A user's consent is required before it is lawful to store and access information on their computer. Such consent must be preceded by the user having been provided with clear and comprehensive information about the purposes of the proposed processing. A mechanism where users are provided with the opportunity to object is not the same as consent. This was the view expressed by The Article 29 Data Protection Working Party in a letter dated 3 August 2011 identifying concerns with regard to the new self-regulatory code on online behavioural advertising. The opinion further claimed that browser settings will not be sufficient to meet the cookie consent requirements until they automatically reject third-party cookies as default and allow users to take "affirmative action to accept cookies from specific websites for a specific purpose". Although enabling people to object to being tracked for the purposes of serving behavioural advertising was a welcome advance and constitutes an improvement it does not meet the requirement to obtain "informed consent" as set out in the EU Directive (Directive 2009/136/EC Article 5(3)). It could lead to the situation where the consent of many internet users is wrongly assumed. The new requirement for consent affects all website publishers including FE and HE institutions. Once appropriate technical solutions have been developed the Information Commissioner is likely to produce further guidance on best practice in this area. See the JISC Legal background information on what the new Cookie legislation requires FE and HE institutions to do at - http://www.jisclegal.ac.uk/cookies.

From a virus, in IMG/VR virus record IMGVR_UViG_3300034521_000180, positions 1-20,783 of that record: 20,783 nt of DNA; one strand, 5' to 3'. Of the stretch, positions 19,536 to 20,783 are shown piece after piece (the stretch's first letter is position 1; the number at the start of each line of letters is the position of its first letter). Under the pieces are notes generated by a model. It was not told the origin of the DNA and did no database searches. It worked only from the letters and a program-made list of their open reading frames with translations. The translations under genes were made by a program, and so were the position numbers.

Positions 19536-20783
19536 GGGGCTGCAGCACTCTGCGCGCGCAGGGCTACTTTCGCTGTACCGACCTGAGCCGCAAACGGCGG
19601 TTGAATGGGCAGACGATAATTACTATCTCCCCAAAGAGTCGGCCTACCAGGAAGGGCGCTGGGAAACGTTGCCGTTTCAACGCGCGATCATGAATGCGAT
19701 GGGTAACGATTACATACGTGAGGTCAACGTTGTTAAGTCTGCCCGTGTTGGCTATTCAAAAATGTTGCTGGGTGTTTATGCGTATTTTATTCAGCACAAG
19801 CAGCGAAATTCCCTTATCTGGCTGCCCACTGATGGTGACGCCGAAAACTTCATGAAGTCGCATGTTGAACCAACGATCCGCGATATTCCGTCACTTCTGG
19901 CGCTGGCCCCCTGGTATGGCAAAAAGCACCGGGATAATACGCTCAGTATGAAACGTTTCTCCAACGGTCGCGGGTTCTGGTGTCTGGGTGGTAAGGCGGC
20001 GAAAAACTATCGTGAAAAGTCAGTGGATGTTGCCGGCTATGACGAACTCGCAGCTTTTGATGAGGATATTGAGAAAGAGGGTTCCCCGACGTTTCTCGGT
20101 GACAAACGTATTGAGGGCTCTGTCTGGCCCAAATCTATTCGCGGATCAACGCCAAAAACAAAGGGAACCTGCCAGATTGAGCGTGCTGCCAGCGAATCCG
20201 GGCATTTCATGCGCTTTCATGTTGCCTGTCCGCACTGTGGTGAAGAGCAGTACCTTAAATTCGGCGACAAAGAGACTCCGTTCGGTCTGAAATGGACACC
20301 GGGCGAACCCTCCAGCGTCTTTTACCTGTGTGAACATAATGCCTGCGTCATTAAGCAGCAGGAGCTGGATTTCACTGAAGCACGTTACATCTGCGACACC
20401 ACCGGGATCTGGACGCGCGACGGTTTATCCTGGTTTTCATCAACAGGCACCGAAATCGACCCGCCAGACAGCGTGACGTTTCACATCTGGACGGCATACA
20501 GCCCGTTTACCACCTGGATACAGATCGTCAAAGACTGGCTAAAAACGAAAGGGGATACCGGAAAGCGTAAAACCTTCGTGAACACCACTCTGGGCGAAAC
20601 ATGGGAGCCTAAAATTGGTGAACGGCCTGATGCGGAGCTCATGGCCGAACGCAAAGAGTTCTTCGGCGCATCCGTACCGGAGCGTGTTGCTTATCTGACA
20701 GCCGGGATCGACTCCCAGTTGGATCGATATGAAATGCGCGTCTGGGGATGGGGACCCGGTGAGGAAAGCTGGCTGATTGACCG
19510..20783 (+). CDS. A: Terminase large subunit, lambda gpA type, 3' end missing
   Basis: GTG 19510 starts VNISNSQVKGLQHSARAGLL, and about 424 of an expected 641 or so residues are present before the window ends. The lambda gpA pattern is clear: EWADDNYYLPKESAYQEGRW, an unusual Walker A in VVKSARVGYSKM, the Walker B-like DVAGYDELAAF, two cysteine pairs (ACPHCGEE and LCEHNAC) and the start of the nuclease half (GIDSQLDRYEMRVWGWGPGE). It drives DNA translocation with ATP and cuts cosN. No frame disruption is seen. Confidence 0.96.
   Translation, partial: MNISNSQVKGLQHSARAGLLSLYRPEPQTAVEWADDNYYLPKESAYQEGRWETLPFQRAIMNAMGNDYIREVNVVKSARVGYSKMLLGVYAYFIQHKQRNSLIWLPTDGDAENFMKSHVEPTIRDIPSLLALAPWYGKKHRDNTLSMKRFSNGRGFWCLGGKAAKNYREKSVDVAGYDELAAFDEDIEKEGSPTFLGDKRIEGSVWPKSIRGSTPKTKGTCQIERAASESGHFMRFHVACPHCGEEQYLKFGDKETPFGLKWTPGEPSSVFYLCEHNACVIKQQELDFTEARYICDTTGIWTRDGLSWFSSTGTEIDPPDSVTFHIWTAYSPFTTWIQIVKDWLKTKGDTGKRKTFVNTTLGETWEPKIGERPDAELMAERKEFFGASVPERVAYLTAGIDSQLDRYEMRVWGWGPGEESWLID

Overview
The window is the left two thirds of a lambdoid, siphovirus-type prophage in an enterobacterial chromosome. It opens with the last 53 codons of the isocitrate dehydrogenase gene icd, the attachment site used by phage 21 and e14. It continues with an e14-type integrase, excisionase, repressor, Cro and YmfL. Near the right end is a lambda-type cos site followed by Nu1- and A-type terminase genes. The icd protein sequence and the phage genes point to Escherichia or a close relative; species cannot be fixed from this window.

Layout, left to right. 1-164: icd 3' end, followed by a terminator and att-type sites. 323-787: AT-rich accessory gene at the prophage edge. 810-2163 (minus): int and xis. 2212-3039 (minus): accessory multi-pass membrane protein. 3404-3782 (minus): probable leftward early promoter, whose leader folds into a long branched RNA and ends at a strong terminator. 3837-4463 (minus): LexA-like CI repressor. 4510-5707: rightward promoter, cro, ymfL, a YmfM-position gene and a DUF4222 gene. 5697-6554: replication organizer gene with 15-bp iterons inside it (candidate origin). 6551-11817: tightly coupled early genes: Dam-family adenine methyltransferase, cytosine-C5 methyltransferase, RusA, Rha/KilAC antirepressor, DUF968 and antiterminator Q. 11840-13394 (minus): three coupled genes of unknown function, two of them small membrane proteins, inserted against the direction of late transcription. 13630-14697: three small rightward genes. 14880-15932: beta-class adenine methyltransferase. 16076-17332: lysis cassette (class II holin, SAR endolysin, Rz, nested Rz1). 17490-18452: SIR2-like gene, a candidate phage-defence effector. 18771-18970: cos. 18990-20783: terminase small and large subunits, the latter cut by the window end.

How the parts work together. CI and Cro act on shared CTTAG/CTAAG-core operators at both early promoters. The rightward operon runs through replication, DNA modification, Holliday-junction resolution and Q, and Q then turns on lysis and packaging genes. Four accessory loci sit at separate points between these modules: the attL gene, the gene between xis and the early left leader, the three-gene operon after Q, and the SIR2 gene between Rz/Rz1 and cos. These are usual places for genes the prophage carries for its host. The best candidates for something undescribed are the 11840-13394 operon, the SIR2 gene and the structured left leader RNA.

Further details in The Article 29 Working Party letter online at - http://ec.europa.eu/justice/data-protection/article-29/documentation/other-document/files/2011/20110803_letter_to_oba_annexes.pdf and on the OUT-LAW website at - http://www.out-law.com/page-12191.